Create an empty list in Python with certain size
You cannot assign to a list like
lst[i] = something, unless the list already is initialized with at least
i+1 elements. You need to use append to add elements to the end of the list.
(You could use the assignment notation if you were using a dictionary).
Creating an empty list:
None] * 10l[None, None, None, None, None, None, None, None, None, None]l = [
Assigning a value to an existing element of the above list:
1] = 5l[None, 5, None, None, None, None, None, None, None, None]l[
Keep in mind that something like
l = 5 would still fail, as our list has only 10 elements.
range(x) creates a list from [0, 1, 2, ... x-1]
# 2.X only. Use list(range(10)) in 3.X.l = range(10) l[0, 1, 2, 3, 4, 5, 6, 7, 8, 9]
Using a function to create a list:
def display(): s1 =  for i in range(9): # This is just to tell you how to create a list. s1.append(i) return s1print display()[0, 1, 2, 3, 4, 5, 6, 7, 8]
List comprehension (Using the squares because for range you don't need to do all this, you can just return
def display(): return [x**2 for x in range(9)]print display()[0, 1, 4, 9, 16, 25, 36, 49, 64]
Try this instead:
lst = [None] * 10
The above will create a list of size 10, where each position is initialized to
None. After that, you can add elements to it:
lst = [None] * 10for i in range(10): lst[i] = i
Admittedly, that's not the Pythonic way to do things. Better do this:
lst = for i in range(10): lst.append(i)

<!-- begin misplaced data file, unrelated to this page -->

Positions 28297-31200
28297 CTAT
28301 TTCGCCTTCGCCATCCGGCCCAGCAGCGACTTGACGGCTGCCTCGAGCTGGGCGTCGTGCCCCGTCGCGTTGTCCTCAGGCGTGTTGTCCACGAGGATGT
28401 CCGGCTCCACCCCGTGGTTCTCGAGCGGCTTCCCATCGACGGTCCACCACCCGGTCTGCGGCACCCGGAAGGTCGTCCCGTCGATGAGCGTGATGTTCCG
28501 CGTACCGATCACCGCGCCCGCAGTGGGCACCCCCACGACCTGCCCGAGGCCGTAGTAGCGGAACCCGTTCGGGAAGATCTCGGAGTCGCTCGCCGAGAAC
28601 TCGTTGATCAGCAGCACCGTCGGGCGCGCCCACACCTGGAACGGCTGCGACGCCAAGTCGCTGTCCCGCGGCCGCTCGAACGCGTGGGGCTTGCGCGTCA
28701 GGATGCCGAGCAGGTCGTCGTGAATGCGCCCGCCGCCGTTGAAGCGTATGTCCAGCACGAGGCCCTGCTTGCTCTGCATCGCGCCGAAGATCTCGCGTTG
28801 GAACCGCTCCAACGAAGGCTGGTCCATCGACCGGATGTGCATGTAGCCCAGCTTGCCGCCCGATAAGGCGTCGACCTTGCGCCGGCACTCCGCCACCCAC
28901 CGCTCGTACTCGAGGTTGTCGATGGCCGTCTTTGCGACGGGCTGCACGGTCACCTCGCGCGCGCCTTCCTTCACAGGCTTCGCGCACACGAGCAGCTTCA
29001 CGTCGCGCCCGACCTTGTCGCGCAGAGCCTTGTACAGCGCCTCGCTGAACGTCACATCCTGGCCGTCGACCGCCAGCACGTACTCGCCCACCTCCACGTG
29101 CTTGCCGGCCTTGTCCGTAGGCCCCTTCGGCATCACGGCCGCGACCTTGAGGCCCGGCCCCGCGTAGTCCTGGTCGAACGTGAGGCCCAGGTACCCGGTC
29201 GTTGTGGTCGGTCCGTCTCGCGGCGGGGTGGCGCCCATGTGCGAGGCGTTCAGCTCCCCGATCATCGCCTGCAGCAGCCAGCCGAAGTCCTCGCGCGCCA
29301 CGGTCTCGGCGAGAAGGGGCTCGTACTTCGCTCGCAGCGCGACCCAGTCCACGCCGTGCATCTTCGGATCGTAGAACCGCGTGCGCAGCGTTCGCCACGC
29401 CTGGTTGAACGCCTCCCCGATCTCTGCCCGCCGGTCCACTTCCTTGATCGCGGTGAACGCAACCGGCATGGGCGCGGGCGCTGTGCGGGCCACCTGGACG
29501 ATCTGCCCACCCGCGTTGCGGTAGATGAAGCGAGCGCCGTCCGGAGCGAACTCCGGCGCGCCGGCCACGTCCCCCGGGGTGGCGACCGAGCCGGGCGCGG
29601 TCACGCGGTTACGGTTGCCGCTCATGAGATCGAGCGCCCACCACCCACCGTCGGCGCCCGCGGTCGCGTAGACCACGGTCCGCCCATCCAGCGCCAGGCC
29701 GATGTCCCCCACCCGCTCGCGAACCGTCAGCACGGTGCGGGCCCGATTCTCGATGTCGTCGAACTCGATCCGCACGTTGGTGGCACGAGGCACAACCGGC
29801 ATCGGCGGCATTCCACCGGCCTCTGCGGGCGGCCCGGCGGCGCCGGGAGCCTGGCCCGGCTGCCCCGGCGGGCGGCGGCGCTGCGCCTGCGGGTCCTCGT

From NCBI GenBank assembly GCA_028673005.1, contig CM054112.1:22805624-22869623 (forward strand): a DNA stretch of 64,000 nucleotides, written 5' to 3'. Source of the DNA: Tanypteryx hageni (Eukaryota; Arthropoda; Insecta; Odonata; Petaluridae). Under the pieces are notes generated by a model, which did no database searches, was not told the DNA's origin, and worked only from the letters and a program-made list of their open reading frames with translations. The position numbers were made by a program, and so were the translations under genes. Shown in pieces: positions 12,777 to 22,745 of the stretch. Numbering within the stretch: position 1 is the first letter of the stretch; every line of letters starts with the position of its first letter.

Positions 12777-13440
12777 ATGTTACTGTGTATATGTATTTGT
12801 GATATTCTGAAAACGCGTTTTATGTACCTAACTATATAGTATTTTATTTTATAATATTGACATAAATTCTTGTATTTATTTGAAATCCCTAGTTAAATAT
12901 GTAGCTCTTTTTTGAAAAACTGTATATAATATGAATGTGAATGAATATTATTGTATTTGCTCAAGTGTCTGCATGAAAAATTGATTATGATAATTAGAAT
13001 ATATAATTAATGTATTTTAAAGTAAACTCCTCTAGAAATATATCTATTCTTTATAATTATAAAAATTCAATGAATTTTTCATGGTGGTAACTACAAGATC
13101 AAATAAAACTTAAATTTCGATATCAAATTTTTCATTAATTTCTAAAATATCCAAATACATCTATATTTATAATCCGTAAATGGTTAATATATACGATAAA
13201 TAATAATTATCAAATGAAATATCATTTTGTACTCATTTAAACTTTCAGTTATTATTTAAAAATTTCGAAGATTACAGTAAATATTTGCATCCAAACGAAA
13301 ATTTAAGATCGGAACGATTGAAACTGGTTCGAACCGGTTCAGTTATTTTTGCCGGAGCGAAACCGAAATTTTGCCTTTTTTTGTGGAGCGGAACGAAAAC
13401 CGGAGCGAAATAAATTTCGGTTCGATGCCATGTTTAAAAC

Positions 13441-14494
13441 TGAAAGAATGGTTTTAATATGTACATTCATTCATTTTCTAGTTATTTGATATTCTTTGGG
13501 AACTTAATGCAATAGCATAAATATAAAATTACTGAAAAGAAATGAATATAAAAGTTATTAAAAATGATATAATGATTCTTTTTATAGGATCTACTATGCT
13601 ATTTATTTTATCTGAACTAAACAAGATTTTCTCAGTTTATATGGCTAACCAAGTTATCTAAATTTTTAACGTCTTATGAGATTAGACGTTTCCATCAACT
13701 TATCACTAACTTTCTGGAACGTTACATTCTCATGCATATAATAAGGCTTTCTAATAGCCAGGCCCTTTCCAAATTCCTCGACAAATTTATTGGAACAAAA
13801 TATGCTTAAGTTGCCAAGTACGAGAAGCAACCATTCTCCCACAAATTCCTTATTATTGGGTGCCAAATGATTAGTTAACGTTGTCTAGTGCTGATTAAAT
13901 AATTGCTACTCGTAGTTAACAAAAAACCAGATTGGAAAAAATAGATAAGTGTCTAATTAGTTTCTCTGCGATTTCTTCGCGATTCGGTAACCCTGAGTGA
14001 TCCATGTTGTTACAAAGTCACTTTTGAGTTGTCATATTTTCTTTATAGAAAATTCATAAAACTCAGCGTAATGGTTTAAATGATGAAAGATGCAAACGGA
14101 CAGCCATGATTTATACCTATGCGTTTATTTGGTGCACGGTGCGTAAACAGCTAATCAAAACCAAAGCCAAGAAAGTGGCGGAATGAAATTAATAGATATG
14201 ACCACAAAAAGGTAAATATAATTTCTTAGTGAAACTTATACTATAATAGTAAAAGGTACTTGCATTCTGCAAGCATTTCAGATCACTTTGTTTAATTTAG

Or even simpler, in Python 2.x you can do this to initialize a list with values from 0 to 9:
lst = range(10)
And in Python 3.x:
lst = list(range(10))
varunl's currently accepted answer
>>> l = [None] * 10 >>> l [None, None, None, None, None, None, None, None, None, None]
Works well for non-reference types like numbers. Unfortunately if you want to create a list-of-lists you will run into referencing errors. Example in Python 2.7.6:
10a[, , , , , , , , , ] a.append(0) a[, , , , , , , , , ]a = []*
As you can see, each element is pointing to the same list object. To get around this, you can create a method that will initialize each position to a different object reference.
def init_list_of_objects(size): list_of_objects = list() for i in range(0,size): list_of_objects.append( list() ) #different object reference each time return list_of_objects a = init_list_of_objects(10) a[, , , , , , , , , ] a.append(0) a[, , , , , , , , , ]
There is likely a default, built-in python way of doing this (instead of writing a function), but I'm not sure what it is. Would be happy to be corrected!
[  for _ in range(10)]
for _ in range(2) ] for _ in range(5)] [[0.7528051908943816, 0.4325669600055032], [0.510983236521753, 0.7789949902294716], [0.09475179523690558, 0.30216475640534635], [0.3996890132468158, 0.6374322093017013], [0.3374204010027543, 0.4514925173253973]][ [random.random()